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Pitchers and catchers mark start to Astros camp

New manager Hinch convening first Spring Training amid heightened optimism

KISSIMMEE, Fla. -- There was no shortage of handshakes and hellos Friday morning as Astros pitchers and catchers -- a group that includes many new faces -- trickled into the clubhouse at Osceola County Stadium for the start of Spring Training.

For some, like pitchers Tony Sipp, Luke Gregerson, Pat Neshek and Joe Thatcher, it was a chance to get familiar with their new spring surroundings, while veterans like pitcher Chad Qualls and catcher Jason Castro know their way around the facility quite well.

On Saturday morning, 27 pitchers and six catchers will hit the field for the first workout under new manager A.J. Hinch and a coaching staff that has been revamped. Veteran pitcher Roberto Hernandez is in the Dominican Republic as he works out a visa issue and will be late, Hinch said.

The players will take physicals prior to hitting the field at 9 a.m. CT on Saturday.

"It's exciting to get on the field," Hinch said. "With all this planning and all this preparation leading up to this, when we can get on the field and get some activity it's always nice to put on a big league [uniform]."

Hinch and his coaching staff took part in two rounds of meetings Friday. The first meeting, which ran about three hours, involved members of the front office as they went over every player who is in camp and talked about their situation and their roles. The coaches then met for an hour by themselves.

"They were pretty thorough with a lot of information," Hinch said. "Great meetings."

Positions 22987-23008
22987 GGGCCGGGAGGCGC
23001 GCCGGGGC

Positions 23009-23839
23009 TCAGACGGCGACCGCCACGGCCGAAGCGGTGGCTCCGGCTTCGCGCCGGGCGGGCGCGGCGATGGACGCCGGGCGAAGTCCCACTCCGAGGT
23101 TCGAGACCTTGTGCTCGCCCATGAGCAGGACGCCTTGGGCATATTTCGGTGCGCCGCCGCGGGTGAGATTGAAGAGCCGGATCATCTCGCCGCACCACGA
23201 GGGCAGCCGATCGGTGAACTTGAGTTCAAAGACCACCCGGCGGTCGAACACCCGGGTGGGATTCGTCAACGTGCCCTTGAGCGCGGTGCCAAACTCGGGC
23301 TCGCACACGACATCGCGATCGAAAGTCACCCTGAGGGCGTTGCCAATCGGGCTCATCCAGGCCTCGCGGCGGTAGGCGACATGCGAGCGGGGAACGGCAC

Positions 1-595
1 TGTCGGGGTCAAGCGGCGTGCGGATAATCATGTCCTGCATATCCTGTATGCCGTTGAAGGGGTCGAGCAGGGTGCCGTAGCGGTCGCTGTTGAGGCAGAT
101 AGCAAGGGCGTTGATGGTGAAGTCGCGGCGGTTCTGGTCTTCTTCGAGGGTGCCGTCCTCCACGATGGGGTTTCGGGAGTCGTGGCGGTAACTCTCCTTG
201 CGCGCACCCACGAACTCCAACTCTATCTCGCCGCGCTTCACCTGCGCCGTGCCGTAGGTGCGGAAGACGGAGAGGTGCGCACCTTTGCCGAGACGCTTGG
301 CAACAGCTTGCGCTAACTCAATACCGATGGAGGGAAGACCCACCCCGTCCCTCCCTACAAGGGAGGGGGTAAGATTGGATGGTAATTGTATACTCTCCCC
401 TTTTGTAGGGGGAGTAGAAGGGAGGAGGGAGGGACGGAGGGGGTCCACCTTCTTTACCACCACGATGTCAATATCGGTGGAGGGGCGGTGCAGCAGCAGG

Video: Astros have improved offense, 'pen, veteran presence

Hinch, who was hired the day after the regular season ended, inherits a club that is poised to improve on last year's 70-92 mark, which was a 19-game improvement from 2013. He pulled players into his office for quick one-on-one meetings Friday and hopes to talk to each one individually before workouts begin. Position players report Tuesday and work out for the first time Wednesday.

"My job as the manager being new here is to get some face time with these guys and understand why they're in camp and where I see them going in," Hinch said. "I believe in direct communication so you know where you stand."

There's optimism as camp starts stemming from the signing of free-agent relievers Neshek and Gregerson, shortstop Jed Lowrie and outfielder Colby Rasmus, and trades that netted catcher Hank Conger, third baseman Luis Valbuena, outfielder/designated hitter Evan Gattis and starting pitching Dan Straily. The Astros also return 2014 American League batting champ Jose Altuve and Gold Glove Award-winning pitcher Dallas Keuchel.

"We obviously made a lot of moves this offseason with a new staff in place, and it's kind of exciting right now," said Castro, who's the longest-tenured current Astro. "You can feel it when you walk in here. A lot of guys seem to be already kind of jelling together. It doesn't seem awkward at all."

When Neshek was signed in December, the Astros' busy offseason was just beginning. Now it's time to get to work.

"For me, I didn't really know if we were going to make any other moves or if that was it," Neshek said. "We made a handful after that. I like it. It's a young team and we've got some good, veteran players. Every team I've been on that has won before has that kind of characteristic. I've always been an underdog, and I feel like that's the case here as well."

Brian McTaggart is a reporter for and writes an MLBlog, Tag's Lines. Follow @brianmctaggart on Twitter.
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